With a trio of storm systems expected to make for a wet week throughout Santa Barbara County, officials already have begun issuing evacuation orders for South County residents living near the recent burn areas.

As of Monday afternoon, rainfall was expected late Monday night into Tuesday, with another storm predicted for Wednesday into Thursday, and a third Friday into Saturday. In anticipation of those events, the Santa Barbara County Sheriff's Office issued evacuation orders around 3:20 p.m. Monday for residents living near the Thomas, Sherpa and Whittier fire burn areas.

According to the evacuation order, "individuals must be out of the evacuation area by 8 p.m." Monday.

The strongest rain from those systems is expected to be between 7 a.m. to 1 p.m. Tuesday, according to Stuart Seto, a weather specialist with the National Weather Service. Anywhere from 0.5 to 1.5 inches is predicted during that window, he said, with the higher totals expected in the mountains and foothills.

With so much rain being forecast, county officials reported that they are continuing to monitor the systems and develop emergency plans. A release sent out by the county Monday afternoon noted that county emergency officials have learned lessons from the recent storms that have them better prepared for future events.

To help assess potential risks, the county advises residents to check the Debris Flow Risk Map posted at www.ReadySBC.org. Those areas in the "high risk" yellow zones on the map were not under mandatory evacuation orders as of Monday, but were under recommended evacuation warning status and "are at risk for flooding or being cut off from services and utilities," according to county officials. Those officials advised that "people with access and functional needs or large animals living in high risk (yellow) areas should consider immediate evacuation."

"The National Weather Service has informed us that the approaching storm is of greater intensity than was previously anticipated," Santa Barbara County Sheriff Bill Brown said Monday afternoon. "The rate of rainfall is predicted to meet or exceed the threshold level that could trigger debris flows."

A release from the county noted that several factors will be taken into account when determining evacuation plans, including projected amount and intensity of rainfall; capacity of debris basins and creek channels at the time of a predicted storm; status of potential obstructions that can change the direction of water flow; the level of ground saturation; and the risk of damage to basic utilities.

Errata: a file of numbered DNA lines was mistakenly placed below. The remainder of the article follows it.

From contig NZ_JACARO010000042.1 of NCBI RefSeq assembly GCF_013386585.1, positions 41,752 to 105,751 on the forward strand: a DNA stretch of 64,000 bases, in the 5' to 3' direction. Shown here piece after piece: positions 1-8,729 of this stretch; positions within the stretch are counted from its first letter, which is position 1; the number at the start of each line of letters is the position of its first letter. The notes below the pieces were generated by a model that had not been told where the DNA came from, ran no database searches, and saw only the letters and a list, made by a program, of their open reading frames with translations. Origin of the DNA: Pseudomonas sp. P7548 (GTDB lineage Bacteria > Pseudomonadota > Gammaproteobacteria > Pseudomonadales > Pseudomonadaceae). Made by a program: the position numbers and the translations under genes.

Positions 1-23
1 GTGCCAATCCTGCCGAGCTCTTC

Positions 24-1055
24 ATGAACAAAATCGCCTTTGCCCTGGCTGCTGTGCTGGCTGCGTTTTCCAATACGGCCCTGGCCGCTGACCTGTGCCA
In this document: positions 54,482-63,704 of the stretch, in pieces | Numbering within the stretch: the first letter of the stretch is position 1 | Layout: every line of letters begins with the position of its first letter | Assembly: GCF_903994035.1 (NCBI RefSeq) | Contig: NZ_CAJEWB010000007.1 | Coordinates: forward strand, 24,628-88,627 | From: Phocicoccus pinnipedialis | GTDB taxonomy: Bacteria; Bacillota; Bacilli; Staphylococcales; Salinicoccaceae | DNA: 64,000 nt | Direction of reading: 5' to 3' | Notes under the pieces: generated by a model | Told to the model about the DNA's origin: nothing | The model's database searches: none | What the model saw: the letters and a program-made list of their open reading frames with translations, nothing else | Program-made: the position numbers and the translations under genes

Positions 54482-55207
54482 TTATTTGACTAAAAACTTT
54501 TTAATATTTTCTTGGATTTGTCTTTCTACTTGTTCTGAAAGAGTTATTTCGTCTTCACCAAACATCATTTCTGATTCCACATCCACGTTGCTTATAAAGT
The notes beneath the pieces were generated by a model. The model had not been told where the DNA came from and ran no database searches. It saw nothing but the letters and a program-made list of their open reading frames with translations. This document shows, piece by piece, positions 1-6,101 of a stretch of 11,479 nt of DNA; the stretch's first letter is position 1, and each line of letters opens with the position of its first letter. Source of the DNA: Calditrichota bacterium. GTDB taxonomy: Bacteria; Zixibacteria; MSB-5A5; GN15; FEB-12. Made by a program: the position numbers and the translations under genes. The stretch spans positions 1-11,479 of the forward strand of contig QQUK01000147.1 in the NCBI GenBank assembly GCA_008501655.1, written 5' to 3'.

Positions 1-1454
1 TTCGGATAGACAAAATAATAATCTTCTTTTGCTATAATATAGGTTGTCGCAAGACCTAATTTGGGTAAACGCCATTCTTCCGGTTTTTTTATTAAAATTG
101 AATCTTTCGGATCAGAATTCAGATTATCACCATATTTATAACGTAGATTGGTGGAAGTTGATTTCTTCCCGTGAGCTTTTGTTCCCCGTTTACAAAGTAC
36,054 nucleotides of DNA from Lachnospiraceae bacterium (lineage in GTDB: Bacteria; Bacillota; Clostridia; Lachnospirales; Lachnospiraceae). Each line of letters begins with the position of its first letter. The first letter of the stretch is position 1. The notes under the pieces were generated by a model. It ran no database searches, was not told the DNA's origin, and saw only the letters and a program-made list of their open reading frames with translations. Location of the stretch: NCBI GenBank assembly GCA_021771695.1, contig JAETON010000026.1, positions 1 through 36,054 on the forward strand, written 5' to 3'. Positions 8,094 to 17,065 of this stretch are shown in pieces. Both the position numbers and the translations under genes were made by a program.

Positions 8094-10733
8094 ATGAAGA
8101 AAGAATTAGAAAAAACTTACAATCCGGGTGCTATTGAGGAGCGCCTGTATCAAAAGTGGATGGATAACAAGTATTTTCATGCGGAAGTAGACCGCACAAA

Emergency and public safety officials will meet ahead of each storm, according to the county, to determine potential impact and evacuation-related factors.

“As we know, meteorological forecasts have a lot of uncertainty,” said Rob Lewin, director of the county’s Office of Emergency Management. “Storms can easily exceed forecasts, and we constantly balance this possibility with actions needed to keep the public safe.”

Seto indicated that the National Weather Service may issue flash flood watches or warnings in the county depending on the conditions leading up the storms.

The rain amounts predicted for the storms, according to the National Weather Service, are about 0.3 to 0.5 inches per hour late Monday into Wednesday, about 0.3 inches per hour late Wednesday into Thursday and about 0.5 inches per hour on Friday into Saturday. Possible thunderstorms are forecast for Friday.

The California Highway Patrol will continue to monitor the storm activity and work to ensure Highway 101 remains open, according to the county. Should the agency need to close the highway, the CHP would do so prior to the arrival of the intense portion of the storm.

Community members are encouraged by county officials to sign up for emergency alerts through the “Aware and Prepare” initiative at www.ReadySBC.org. County updates are also available through social media at @countyofsb on Twitter and www.facebook.com/countyofsb.

For general weather-related information from the county, call 211 from a phone with an 805 area code, call 800-400-1572 from a non-805 phone number, or text a zip code to 898-211.

Willis Jacobson covers the city of Lompoc for Lee Central Coast Newspapers. Follow him on Twitter @WJacobsonLR.


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